MEMORANDUM AND ORDER
The plaintiff, Raphael Demery, brought this action against the United States Department ofthe Interior [hereinafter referred to as DOI] pursuant to the Federal Tort Claims Act, 28 U.S.C. §1346(b) for the wrongful death of his wife, Linda Demery. He seeks to recover damages from theDOI, attributing his wife’s death to the negligence of Bureau of Indian Affairs [hereinafter referredto as BIA]. For the purposes of this action, the Department of the Interior and the Bureau of IndianAffairs are one-in-the-same. The DOI filed a motion for dismissal pursuant to Rule 56 of theFederal Rules of Civil Procedure, asserting that it is immune from suit under the discretionaryfunction exception to the Federal Tort Claims Act. For reasons outlined below, the Court grants themotion.
I. BACKGROUND OF THE CASE
The BIA operated an aeration system on Belcourt Lake during the winter months of 1998and 1999 that kept a portion of the lake from freezing over. It erected signs at two entrances to thelake that warned “Danger, open water.” It built a berm of snow around the open water. It alsomarked the open water with lath, red flags, and reflector tape. The flags, which were approximately10 inches square and stapled to lath approximately 3 ½ to 4 feet in length, were placed between 30and 50 feet apart. The actual number of flags that were placed on the lake is unclear.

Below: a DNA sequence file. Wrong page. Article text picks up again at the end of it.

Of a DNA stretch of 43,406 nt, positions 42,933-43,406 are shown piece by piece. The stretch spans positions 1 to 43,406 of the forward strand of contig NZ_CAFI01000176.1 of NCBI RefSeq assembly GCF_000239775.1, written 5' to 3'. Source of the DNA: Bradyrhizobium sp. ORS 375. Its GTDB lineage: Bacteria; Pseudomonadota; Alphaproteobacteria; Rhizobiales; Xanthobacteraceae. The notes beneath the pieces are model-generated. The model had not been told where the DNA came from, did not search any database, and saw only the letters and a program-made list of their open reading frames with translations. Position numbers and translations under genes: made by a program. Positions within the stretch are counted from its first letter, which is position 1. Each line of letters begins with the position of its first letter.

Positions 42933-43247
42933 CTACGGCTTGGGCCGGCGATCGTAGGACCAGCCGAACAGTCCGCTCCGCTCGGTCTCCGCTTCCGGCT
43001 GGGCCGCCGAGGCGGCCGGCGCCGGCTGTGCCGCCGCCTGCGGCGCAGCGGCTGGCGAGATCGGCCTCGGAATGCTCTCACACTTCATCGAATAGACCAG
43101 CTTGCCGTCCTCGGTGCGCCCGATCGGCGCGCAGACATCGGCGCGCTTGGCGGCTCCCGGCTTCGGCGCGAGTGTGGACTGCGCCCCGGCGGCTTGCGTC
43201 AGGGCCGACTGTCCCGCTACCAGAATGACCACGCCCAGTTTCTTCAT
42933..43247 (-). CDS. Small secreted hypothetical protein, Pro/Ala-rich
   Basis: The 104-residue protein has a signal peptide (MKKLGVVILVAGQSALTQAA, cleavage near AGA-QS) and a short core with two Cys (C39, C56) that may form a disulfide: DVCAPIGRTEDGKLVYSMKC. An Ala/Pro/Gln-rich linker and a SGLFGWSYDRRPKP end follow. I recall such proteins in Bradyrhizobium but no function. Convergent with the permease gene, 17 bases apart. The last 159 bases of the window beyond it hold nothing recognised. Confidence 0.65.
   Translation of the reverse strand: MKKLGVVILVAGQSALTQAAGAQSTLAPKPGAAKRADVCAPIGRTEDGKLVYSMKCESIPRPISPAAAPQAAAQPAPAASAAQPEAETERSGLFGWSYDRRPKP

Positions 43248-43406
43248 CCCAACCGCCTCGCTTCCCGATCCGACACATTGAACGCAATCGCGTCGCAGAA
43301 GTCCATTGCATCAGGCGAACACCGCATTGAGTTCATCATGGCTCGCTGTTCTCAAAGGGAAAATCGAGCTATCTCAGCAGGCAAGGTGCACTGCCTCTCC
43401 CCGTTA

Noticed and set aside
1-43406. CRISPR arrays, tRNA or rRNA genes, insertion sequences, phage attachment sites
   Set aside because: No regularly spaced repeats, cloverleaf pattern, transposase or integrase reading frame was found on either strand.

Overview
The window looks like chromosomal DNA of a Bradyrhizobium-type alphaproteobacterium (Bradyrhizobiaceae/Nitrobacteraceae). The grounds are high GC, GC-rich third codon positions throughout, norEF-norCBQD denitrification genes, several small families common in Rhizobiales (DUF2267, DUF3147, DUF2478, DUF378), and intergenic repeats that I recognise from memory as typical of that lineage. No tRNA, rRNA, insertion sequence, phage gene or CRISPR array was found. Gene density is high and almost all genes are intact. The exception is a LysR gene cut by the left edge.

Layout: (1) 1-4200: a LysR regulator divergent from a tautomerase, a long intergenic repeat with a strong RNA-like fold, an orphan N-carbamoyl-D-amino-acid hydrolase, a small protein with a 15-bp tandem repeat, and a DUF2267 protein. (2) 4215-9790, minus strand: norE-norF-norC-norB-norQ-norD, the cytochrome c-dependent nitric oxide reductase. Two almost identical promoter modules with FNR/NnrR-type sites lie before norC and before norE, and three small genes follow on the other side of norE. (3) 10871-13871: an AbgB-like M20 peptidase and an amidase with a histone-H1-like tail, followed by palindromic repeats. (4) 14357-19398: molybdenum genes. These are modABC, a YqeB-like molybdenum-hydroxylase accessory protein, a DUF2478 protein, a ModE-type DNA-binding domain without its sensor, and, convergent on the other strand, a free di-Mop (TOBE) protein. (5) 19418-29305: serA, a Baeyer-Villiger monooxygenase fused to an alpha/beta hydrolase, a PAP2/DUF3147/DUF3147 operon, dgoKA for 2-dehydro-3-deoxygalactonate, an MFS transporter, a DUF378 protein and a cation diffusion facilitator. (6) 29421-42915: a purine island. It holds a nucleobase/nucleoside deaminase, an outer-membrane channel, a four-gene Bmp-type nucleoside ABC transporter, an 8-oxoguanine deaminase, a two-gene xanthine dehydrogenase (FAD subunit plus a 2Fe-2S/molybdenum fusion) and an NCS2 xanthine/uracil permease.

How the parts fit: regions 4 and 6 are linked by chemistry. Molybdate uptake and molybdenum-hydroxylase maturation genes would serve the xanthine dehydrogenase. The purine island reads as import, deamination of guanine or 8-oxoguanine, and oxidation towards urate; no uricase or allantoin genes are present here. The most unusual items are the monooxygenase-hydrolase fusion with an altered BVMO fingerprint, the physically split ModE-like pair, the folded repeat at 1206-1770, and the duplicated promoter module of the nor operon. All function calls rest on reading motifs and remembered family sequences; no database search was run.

A snowmobile trail was constructed in 1999 that crossed a portion of Belcourt Lake. Estimates placed the trail approximately 100 feet west of the lake’s open water. BIA personnel wereaware of the trail’s existence but were not responsible for its maintenance.